7 Stephen King Short Stories Perfect For Halloween Reading


I'm a firm believer in the fact that a good Stephen King story never goes out of style. Like many readers, I first encountered his writing through his novels, but it only took one spring afternoon with "Rita Hayworth and Shawshank Redemption" — okay, technically a novella — for me to realize that King's genius knows no bounds. And these autumn days leading up to Halloween are the perfect time to enjoy an unapologetically terror-inducing S.K. binge.

Turns out there's a Stephen King story for every letter of the alphabet (except K, V, X, and Z). In fact, King's website — it's a treasure trove, fans — contains a handy list of all his short stories, complete with information about where you can find these stories and in what year they were first published. Some stories even contain notes about their inspiration, and in true King fashion those notes are utterly fascinating.

Still, the list is long and one needs a place to start. If you're looking to work yourself into a state of teeth-chattering fear (the good kind that writing can help you safely experience), look no further than these TK short stories, sure to entertain you, terrify you, and further establish King as one of the most imaginative writers writing today.

1. "1922"

According to King: "'1922' was inspired by a nonfiction book called Wisconsin Death Trip (1973), written by Michael Lesy and featuring photographs taken in the small city of Black River Falls, Wisconsin. I was impressed by the rural isolation of these photographs, and the harshness and deprivation in the faces of many of the subjects. I wanted to get that feeling in my story."

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2. "A Death"

"A Death" first appeared in The New Yorker, for those of you with lingering reservations about King's cred as a writer. (I know the genre siloing seems pretty passé these days, but old notions can be hard to shake.)

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3. "The Reach"

Given the season, it may seem odd to recommend a more lit-fiction King short story, but "The Mist" is just too good to not tout. If you want to be moved to tears of great emotion, don't miss the last title in King's rangiest collection, Skeleton Crew. (Yes, there are poems in this book. Just roll with it.)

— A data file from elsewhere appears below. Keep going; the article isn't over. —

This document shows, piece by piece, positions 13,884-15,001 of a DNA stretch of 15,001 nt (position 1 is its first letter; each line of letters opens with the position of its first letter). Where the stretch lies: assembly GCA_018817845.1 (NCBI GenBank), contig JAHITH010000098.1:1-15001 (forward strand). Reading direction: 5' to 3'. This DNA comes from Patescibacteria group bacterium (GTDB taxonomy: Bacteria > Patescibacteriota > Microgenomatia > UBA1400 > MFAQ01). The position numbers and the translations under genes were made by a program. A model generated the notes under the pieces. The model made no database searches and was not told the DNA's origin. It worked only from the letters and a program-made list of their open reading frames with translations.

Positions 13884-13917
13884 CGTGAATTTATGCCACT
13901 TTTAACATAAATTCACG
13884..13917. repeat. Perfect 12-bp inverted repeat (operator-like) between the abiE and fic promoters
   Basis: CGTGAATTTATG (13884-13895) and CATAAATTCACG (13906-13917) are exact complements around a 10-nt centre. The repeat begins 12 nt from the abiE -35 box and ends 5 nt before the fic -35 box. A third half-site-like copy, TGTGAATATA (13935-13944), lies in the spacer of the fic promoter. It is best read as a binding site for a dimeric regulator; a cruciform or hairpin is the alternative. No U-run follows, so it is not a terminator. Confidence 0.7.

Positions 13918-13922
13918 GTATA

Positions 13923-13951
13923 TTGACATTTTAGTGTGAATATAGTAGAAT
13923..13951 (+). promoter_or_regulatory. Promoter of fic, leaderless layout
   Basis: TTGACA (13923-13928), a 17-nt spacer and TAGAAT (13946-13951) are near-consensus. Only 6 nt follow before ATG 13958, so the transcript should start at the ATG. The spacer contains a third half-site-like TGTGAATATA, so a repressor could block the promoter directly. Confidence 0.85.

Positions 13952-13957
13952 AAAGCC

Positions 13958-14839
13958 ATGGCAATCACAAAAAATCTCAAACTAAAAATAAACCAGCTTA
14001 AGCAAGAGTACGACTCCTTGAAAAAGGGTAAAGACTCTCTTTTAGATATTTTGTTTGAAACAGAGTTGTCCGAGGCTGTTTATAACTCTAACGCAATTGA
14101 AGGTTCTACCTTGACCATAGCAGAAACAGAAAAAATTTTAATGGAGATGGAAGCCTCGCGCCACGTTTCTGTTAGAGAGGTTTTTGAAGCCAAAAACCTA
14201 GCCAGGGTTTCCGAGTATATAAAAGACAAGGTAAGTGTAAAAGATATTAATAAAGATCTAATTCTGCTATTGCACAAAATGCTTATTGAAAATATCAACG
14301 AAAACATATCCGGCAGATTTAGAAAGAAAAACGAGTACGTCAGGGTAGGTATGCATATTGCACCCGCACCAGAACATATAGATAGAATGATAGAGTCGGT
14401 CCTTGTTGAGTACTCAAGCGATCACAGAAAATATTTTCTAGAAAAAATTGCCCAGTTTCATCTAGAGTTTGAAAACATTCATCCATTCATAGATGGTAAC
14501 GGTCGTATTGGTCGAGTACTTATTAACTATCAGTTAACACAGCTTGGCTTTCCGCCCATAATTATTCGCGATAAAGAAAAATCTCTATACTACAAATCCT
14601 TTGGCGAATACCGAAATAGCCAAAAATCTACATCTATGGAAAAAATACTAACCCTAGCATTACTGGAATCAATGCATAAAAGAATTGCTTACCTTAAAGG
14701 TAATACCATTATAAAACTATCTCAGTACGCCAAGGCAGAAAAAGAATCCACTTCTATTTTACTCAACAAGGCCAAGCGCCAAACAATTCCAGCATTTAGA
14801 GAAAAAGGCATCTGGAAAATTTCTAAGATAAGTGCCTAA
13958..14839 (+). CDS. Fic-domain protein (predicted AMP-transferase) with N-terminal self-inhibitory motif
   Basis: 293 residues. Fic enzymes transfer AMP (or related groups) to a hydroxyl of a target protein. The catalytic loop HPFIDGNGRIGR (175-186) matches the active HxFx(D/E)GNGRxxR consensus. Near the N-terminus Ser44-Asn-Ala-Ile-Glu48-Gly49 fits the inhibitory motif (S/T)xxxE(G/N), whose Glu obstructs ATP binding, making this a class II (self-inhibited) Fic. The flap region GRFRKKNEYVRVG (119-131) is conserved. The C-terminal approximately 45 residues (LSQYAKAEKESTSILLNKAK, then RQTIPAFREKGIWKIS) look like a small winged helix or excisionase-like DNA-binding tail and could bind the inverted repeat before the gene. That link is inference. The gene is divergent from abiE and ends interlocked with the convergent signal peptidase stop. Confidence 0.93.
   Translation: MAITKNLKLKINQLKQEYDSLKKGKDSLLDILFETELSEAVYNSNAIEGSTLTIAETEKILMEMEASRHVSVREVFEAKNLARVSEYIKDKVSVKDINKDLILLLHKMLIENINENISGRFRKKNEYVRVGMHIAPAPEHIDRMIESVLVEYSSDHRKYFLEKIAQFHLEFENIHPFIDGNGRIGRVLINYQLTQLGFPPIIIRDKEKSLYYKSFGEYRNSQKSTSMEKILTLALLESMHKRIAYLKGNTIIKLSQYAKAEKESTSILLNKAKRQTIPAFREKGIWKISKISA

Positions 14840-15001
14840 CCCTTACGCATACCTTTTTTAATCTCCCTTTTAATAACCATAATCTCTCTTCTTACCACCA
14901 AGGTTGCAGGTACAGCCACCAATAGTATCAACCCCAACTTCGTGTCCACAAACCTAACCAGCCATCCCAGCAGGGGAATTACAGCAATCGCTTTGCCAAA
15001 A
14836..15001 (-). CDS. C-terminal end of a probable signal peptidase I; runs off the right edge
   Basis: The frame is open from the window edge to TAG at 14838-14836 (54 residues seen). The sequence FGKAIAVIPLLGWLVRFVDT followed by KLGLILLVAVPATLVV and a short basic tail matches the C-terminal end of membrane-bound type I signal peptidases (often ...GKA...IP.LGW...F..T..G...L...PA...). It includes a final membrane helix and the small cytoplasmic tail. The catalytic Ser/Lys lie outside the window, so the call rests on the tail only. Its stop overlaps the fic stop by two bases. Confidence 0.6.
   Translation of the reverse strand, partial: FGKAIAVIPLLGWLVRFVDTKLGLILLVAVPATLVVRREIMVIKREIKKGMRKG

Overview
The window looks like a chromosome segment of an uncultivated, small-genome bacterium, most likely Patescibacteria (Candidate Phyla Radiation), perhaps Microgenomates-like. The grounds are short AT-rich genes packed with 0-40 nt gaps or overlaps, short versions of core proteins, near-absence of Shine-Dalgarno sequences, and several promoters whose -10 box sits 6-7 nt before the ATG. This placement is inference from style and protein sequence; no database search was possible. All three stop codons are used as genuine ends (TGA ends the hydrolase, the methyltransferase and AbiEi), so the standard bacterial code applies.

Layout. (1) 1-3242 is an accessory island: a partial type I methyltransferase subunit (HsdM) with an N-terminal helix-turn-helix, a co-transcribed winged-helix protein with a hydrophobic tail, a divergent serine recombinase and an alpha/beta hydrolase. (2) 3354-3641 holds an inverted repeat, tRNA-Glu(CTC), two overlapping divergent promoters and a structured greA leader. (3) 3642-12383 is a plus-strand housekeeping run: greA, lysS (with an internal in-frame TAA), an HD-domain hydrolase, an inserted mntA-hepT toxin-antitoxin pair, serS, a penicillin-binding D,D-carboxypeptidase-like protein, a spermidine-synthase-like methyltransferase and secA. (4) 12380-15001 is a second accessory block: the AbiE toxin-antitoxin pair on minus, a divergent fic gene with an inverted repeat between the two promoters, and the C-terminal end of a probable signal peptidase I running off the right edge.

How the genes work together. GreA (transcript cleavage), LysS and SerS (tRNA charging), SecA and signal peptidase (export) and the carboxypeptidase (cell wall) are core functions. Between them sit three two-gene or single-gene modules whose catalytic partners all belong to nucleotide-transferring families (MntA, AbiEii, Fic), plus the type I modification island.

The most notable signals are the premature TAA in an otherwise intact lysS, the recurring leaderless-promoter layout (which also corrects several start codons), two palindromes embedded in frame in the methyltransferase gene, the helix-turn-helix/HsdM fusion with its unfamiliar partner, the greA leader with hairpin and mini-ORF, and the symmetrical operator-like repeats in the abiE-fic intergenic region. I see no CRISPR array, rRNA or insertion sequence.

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4. "Gingerbread Girl"

A woman whose pastime (running) is rudely interrupted by a serial killer? You know King's going to make that story un-put-down-able.

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5. "The Man In The Black Suit"

"The Man in the Dark Suit" was King's first story to appear in The New Yorker and it garnered him an O. Henry Prize. More than twenty years after it was published (in 1994), this tale of an old man recollecting about a childhood (and possibly supernatural) trauma is the pinnacle of literary horror.

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6. "The Boogeyman"

Night Shift was Stephen King's first collection of short stories, so it's worth tracking down just for historic value. Plus, the collection contains some pretty culturally significant shorts: "The Lawnmower Man" and that ubiquitous classic "Children of the Corn." My personal fave is "The Boogeyman" for its unreliable/super-reliable narrator.

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7. "The Moving Finger"

Want to insure that your fear of bathrooms (thanks, It and, oh, yeah, also "Psycho") is truly cemented? "The Moving Finger" should do the trick!

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